The upshot: users who ranked the game using Amazon's scoring system gave it a so-so, average score of 2.8 out of 5 stars as of early Tuesday.
Many were impressed with Starcraft II's graphics, which bring state-of-the-art 3D to the franchise, now more than a decade old. "I have to say that the game has definitely passed my expectation of what I would consider a game of 2010 to be," wrote A. Chacko, on Amazon's review board.
Others welcomed the fact that gameplay is similar to the original Starcraft, but faster and with some new twists. "Seasoned and new gamers alike will appreciate the simple yet highly enjoyable gameplay. The factions are well balanced and the units are perfectly valued," wrote NeuroSplicer. "And because the game is richer and deeper, the tension keeps mounting," NeuroSplicer added.
"Blizzard has released yet another wonderful product," gushed Leetelite1427.
But Starcraft II is also drawing plenty of barbs from users unhappy with Blizzard's technical and pricing decisions. Unlike with the first Starcraft, players cannot go head-to-head over a LAN. Instead, they must play over Blizzard's Internet-based Battlenet service.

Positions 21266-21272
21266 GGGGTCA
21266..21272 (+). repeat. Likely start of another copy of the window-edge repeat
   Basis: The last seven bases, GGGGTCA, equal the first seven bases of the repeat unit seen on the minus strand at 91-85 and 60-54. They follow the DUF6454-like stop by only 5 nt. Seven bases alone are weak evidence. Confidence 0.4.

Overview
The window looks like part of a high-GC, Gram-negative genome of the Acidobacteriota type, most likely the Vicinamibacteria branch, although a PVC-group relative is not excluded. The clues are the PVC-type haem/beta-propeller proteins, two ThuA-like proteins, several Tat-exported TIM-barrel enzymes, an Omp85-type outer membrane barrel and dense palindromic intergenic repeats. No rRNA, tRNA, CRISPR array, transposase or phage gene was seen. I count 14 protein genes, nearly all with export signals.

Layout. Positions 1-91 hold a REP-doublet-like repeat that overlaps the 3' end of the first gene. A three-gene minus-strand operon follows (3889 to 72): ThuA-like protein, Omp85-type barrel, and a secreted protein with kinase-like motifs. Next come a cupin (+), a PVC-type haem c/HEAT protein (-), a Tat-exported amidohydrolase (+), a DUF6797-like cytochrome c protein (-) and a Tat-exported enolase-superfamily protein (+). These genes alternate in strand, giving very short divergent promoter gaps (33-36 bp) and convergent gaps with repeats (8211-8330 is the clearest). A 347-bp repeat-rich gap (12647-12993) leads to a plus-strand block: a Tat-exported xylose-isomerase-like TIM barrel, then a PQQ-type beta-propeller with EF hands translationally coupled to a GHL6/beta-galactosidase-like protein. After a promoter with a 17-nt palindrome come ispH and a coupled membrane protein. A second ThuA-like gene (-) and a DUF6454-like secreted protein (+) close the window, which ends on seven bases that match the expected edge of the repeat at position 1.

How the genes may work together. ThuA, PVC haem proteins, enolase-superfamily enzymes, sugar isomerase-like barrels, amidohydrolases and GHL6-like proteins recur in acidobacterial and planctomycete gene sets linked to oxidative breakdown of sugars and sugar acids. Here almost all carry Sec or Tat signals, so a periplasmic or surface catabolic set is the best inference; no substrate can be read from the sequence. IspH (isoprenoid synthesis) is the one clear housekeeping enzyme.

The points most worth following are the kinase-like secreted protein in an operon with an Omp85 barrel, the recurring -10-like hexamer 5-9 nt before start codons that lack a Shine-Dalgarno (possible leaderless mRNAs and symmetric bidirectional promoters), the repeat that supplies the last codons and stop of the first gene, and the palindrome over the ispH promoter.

"LAN play isn't dead, Blizzard. Some of us like having the ultra-low latency of getting together face-to-face with our friends," complained Candace Beauchamp, on Amazon.
Others said Blizzard's plan to limit the first version of Starcraft II's campaign play to the Terran race (users must wait for future editions to play as the Zerg or Protoss) is nothing more than a money grab. "So basically it's, 'Here, buy this game three times and then never play it in the same room with your friends," complained a user going by the name Confucius.
Still, Starcraft II is bound to be a massive seller despite the grumblings. The basic $59 title, available for Macs and PCs, was the top-seller in Amazon's video game category as of mid-morning Tuesday. A Collector's Edition, which includes a 176-page book of original Starcraft II art and other extras, sells for $99.